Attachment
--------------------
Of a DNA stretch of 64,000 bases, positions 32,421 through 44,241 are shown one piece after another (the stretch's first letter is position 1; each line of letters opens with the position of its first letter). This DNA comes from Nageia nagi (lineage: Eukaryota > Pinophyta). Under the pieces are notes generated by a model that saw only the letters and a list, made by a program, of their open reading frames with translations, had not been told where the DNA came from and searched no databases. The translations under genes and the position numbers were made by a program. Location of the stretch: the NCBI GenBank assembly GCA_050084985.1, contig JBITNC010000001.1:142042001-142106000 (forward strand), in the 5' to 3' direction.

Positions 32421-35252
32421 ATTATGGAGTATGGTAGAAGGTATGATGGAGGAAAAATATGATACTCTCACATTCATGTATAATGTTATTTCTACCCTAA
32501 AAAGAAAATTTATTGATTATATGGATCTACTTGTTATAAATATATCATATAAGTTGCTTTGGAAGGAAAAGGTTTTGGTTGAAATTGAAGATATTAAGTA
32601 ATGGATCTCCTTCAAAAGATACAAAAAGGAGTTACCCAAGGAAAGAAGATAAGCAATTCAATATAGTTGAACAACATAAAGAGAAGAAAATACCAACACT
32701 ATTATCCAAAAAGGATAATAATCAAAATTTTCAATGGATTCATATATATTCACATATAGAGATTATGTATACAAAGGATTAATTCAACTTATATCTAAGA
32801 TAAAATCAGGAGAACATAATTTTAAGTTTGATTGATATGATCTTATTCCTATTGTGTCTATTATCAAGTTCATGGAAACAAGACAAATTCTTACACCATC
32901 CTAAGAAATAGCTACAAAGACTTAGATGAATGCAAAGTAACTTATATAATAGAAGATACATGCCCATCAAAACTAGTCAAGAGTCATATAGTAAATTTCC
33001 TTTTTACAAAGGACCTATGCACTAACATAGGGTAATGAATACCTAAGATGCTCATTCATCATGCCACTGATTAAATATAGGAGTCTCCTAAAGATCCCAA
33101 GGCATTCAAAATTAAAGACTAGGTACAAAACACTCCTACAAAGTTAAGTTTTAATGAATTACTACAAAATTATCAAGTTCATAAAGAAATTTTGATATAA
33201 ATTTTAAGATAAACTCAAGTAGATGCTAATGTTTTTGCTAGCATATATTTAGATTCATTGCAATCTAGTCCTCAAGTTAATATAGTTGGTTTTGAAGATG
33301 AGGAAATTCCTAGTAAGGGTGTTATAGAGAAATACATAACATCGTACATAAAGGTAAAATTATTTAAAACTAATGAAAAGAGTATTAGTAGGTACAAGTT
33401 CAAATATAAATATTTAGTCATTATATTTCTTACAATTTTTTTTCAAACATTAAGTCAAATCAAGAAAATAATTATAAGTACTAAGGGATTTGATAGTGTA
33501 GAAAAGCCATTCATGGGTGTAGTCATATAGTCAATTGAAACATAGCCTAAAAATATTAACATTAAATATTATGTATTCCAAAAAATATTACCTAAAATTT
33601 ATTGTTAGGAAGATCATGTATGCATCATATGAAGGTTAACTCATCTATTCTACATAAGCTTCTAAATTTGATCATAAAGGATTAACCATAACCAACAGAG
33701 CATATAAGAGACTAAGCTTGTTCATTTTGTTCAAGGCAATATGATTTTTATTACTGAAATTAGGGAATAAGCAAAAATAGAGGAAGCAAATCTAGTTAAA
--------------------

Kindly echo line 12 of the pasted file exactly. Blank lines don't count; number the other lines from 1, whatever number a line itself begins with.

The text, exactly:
33301 AGGAAATTCCTAGTAAGGGTGTTATAGAGAAATACATAACATCGTACATAAAGGTAAAATTATTTAAAACTAATGAAAAGAGTATTAGTAGGTACAAGTT